Tag Archives: volume

Asking questions you don’t know the answer to.

This has clearly been an insanely hectic month as neither Jessica nor I have blogged. So today I have made it my priority.

I attended a session at OAME2013 Free-Falling – Letting Go Of Textbooks, Worksheets And Units by Bruce McLaurin (@BDMcLaurin)  which left me with much to think about. I intended to blog about it immediately after returning from the conference but I am now glad that I didn’t get a chance to because I think I’ve benefitted from thinking about it a bit more.

Early in the session Bruce asked us if we had ever asked a question in class that we didn’t know the answer to.  He gave us time to share with those around us and then we discussed as a group.   It took me a bit to think of an example of when I did this.  I think I thought I did it more than I actually do.   Interestingly, those in the room that have taught computer programming said they do it often in that class but not in math class.

The example I shared is one that I did quite a few years ago, when I had my own class still.   With all the learning I have done since then I would do it quite differently now, but I will share my “beginner version” with you because I think its important to be honest with where I started.

The problem came from a visit to the grocery store back in 2007 when I saw a sign that looked something like this:

billion bags

It was in the early days of moving people to using re-usable grocery bags instead of plastic bags.   I read the sign and then went on my way but on my way home I started thinking…

“Is eliminating 1 billion plastic bags really that impressive?  Plastic bags can be squished up pretty small.   Would eliminating 1 billion of them from a landfill make that much of a difference?  Is this company just using the number billion to make it sound good?  How much space would 1 billion bags actually take up?”

So that September I shared that poster with my students and I told them about all of the thoughts going through my head.   (I’m already cringing at typing this because it is so obvious to me know how much better I could have done this… but I said I would be honest about where I started).

I asked my students how much space did they think 1 billion bags would take up.  They were having a hard time explaining their ideas so I gave them something to relate it to – a classroom.   I simply said, “Do you think it would take up a whole classroom, part of a classroom, many classrooms?”.  I had them all make a prediction and I made one myself as well.  I told them I really had not tried the problem yet – we were going to explore this together.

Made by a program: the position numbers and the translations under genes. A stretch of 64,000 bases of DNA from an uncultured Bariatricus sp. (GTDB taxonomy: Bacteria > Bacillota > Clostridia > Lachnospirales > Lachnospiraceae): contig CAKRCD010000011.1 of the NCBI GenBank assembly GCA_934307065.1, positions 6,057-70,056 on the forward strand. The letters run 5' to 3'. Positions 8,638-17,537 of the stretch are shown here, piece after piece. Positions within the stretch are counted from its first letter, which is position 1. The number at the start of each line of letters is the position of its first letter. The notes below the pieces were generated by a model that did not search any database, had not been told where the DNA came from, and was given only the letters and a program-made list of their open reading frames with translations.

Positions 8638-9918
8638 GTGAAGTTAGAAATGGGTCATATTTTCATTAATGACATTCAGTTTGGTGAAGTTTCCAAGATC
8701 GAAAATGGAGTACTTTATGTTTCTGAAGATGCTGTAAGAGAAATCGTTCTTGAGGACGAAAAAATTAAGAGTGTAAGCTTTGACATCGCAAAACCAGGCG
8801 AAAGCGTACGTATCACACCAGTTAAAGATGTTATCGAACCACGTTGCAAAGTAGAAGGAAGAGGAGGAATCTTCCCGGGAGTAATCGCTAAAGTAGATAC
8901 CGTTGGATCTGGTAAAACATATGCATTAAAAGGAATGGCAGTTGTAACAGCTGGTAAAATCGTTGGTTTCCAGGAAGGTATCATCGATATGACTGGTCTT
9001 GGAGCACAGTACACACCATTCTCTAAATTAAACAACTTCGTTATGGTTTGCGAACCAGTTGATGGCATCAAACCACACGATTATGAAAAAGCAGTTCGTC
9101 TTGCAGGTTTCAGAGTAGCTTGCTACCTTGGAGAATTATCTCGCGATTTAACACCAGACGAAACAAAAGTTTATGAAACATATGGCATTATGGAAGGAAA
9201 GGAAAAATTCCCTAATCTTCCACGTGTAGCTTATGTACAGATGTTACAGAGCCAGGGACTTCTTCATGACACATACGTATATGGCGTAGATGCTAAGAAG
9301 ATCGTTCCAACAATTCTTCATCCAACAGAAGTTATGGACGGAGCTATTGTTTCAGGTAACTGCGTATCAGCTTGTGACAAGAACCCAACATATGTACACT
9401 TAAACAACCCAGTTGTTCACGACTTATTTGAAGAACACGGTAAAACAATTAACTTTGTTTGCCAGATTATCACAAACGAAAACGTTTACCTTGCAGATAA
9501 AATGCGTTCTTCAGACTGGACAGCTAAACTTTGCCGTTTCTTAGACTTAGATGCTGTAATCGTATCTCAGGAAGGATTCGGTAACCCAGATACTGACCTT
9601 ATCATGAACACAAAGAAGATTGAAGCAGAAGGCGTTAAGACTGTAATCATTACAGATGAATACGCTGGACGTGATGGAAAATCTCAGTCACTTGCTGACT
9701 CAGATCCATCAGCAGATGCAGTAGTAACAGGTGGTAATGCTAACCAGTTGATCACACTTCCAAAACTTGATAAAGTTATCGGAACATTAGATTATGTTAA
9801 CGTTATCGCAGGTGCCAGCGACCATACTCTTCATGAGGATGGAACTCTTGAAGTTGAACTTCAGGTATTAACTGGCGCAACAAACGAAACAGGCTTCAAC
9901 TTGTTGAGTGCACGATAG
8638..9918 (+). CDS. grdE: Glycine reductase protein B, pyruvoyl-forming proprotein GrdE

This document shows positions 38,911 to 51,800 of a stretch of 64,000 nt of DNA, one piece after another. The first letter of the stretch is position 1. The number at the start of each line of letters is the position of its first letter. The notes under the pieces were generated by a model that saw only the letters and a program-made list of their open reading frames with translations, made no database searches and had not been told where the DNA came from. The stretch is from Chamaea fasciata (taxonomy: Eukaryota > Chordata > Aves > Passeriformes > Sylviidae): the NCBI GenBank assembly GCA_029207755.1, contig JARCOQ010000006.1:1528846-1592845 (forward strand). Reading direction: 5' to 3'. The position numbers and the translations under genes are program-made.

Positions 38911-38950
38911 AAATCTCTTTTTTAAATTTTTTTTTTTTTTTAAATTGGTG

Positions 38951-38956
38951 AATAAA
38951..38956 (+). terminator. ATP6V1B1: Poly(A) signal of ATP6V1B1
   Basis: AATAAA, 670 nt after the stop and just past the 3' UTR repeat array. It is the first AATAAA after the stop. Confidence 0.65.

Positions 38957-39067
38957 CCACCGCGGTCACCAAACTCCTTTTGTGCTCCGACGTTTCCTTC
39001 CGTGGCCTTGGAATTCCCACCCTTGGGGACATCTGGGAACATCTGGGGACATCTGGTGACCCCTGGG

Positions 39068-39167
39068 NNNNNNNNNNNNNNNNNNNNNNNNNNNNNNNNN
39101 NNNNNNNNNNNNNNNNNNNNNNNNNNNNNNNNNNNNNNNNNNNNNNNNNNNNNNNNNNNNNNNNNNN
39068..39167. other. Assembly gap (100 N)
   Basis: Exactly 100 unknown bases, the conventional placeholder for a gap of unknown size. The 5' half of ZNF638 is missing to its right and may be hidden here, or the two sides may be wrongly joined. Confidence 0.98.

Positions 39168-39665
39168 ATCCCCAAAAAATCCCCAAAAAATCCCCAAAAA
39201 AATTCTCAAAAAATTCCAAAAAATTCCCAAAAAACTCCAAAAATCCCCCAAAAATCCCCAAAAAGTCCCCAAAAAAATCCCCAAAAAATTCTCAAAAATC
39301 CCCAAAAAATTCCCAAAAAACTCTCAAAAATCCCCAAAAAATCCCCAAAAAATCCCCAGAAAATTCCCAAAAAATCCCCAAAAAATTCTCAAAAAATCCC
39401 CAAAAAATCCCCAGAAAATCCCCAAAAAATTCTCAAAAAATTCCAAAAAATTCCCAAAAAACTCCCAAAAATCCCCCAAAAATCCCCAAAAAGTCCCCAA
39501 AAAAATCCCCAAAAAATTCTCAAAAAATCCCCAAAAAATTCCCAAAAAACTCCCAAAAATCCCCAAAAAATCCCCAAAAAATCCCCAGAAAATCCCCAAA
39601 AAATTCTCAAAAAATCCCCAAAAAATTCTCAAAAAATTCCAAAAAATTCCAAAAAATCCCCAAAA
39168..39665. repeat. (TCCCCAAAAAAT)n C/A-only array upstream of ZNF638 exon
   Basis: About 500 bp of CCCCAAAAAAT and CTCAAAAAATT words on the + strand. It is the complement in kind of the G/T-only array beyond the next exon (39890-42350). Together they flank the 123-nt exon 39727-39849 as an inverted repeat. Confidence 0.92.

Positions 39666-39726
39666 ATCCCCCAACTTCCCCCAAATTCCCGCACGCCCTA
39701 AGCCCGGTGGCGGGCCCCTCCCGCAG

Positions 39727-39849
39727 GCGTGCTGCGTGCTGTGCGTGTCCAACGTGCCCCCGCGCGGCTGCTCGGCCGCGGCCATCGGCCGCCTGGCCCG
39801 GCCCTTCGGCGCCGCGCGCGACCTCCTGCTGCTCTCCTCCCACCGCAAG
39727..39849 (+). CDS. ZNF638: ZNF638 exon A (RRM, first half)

I think provided students with the collection of plastic bags that I had accumulated over the years (which I still have, in case I do this problem again).  I also gave them some plastic storage containers of various sizes and rulers and tape measures.  Students then worked in groups to determine how much space 1 billion plastic bags would take up.

They persisted quite well, although working with large numbers gets challenging at times.  I found I often had to suggest to groups that they label their calculations along the way because they were losing track of what all the numbers on their pages represented.

We were all quite surprised with the result (I won’t spoil it for you) and it was nice to be genuinely surprised with them.

I have since run into other plastic bag videos, promotional info, etc. that could fuel a similar exploration in classes such as this one:

As I was thinking about this blog post I was having a bit of an internal struggle. I like the idea of asking questions that I don’t know the answer to because I think it helps students see me acting like a more true mathematician who is working with them.   However I know that I always encourage teachers to work through a problem themselves before giving it to students so that they can think about: the mathematics that will come out of it, what questions might arise, how they will facilitate the conversation, what strategies they might expect to see, etc.   Although I didn’t know the answer to the problem, because I hadn’t worked through all the calculations myself ahead of time, I did spend time thinking about all of those questions above as well as where it fit into the curriculum I was responsible for.

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